Advertisement

How to manage with a drop in income

October 02, 2009|By LYNN LITTLE / Special to The Herald-Mail

We live in tough economic times, but many circumstances, -- including natural disasters, sudden military deployments, layoffs or furloughs, family changes, medical emergencies and divorce -- can lead to a drop in income.

With some planning you can get a better handle on your finances and help reduce the stress of making ends meet with less money.

The following steps will help:

Try not to panic.

The natural tendency is to worry and wonder how you'll make it, so try to remain calm. If you feel a great amount of stress, you will not be able to think as clearly and you may make decisions that you will later regret. Make every effort to keep a routine schedule in your life. Try to eat well and get enough sleep. Managing money can be stressful, but there is help. Call the Maryland Money Helpline at 877-254-1097 for free financial counseling.

Take stock of what you have and what you owe.

Advertisement

Begin by taking an inventory of all the resources you have. Get out bank statements, investment papers, retirement funds and insurance information. Consider all of your assets, such as cars, property, equipment, etc. Examine how much debt you have as well, including loans and credit card balances. Determine what regular monthly bills you have. Note any irregular or periodic expenses due within the next few months.

Make a plan and stick to it.

After you have inventoried your financial situation, make a plan for how you will reduce your spending and pay your bills. Prioritize bills by which is the most important. At the top of the list, should be bills that:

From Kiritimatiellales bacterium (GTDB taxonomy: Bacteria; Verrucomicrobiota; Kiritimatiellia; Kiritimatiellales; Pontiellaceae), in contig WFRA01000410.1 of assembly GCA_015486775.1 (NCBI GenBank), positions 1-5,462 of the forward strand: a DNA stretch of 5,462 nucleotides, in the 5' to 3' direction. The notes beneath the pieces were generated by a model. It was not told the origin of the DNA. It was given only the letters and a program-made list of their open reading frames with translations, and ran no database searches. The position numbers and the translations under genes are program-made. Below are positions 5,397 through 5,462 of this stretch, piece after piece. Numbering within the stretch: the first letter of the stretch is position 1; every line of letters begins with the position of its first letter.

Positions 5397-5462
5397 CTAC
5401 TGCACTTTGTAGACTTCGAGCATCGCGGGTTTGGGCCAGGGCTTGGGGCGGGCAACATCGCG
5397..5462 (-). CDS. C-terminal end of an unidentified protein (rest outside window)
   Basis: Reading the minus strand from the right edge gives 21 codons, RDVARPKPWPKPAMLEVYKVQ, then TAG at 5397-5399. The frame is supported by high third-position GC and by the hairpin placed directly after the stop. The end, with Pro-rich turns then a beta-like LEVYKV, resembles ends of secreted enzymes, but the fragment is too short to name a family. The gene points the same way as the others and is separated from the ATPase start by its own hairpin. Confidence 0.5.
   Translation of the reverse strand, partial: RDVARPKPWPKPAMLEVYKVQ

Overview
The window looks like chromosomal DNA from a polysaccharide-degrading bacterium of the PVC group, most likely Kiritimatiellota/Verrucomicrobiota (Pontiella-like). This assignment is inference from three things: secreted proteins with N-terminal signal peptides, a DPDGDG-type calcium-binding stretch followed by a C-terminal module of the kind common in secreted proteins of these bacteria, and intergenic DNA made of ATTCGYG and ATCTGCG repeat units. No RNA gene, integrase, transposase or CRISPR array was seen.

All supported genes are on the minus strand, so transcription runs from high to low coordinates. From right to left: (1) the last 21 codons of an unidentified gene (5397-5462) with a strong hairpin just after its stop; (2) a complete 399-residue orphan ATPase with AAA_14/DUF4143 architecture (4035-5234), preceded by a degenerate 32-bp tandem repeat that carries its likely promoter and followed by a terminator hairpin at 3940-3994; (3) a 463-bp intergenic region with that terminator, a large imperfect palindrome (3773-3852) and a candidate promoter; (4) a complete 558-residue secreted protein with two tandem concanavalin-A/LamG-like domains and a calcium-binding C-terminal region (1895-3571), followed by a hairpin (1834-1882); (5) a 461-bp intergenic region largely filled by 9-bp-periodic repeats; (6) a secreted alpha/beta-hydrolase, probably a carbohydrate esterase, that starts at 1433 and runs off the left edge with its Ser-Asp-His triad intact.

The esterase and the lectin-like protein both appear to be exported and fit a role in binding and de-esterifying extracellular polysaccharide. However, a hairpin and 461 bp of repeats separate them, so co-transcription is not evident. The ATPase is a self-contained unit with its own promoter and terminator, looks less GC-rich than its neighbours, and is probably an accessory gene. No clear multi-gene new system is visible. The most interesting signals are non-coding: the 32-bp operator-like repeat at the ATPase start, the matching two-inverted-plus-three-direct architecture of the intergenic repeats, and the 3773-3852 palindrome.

o Maintain shelter (rent or mortgage)

o Maintain vital services (utility, phone, transportation insurance)

o Cost the most to postpone (bills with late penalties, repossession or disconnect/reconnect charges)

If you find you can't cover all of your bills, call creditors and discuss your situation. Most companies are willing to set up a plan with smaller monthly payments for those people who find themselves in need. It is difficult to admit to someone that you cannot make ends meet and that you need help; however, it may spare you from ruining your credit rating and having your property repossessed.

After you have set up a re-payment plan, stick to it. If you find that you still cannot make the payments, call the company again and see if payments can be reduced even further. Companies want to see that you are putting forth an effort to pay your bills; therefore, communication with them is important. If you simply don't pay your bill or don't follow the agreed payment plan, they will most likely not be willing to help you.

Decide where you cut back.

Find ways to reduce your expenses. It may be as simple as clipping coupons or packing lunches everyday instead of eating out. Assess car-insurance premiums to see if there is coverage on older cars that could be dropped or if deductibles could be raised to help lower monthly payments. Compare quotes from several insurance companies for the lowest rate.

Look for sales on clothing and food. Avoid consuming excessive electricity by turning off lights. Reuse items (such as using coffee mugs instead of disposable cups). Walk through your house/apartment with family members to find creative ways to cut costs. Carpool with friends and neighbors and share services, such as babysitting.

For more ideas on saving money, visit www.pueblo.gsa.gov and click on "money."

Find ways to make extra money.

You may find that a little extra income would help you squeeze through a time of tight money. Clean out your house and have a garage/yard sale to make a few extra dollars. Put your skills to use. Can you sew? Paint? Clean? Babysit? Make home repairs? Ask friends and neighbors if they need any work done that you could help with. Children may be able to help by getting after-school jobs or by doing work around the house that you might otherwise pay someone else to do.

If your income has dropped significantly, your first instinct might be to give up hope. However, if you take some time to organize your assets and find creative ways to effectively use your skills and your resources, you can take control of your situation and keep yourself afloat.

For additional advice and guidance visit www.extension.org and click on personal finance, then "managing money in tough times." You can also check out www.smartaboutmoney.org and click on "tips for surviving the economy."

Lynn Little is a family and consumer sciences educator with University of Maryland Cooperative Extension in Washington County.

The Herald-Mail Articles
|
|
|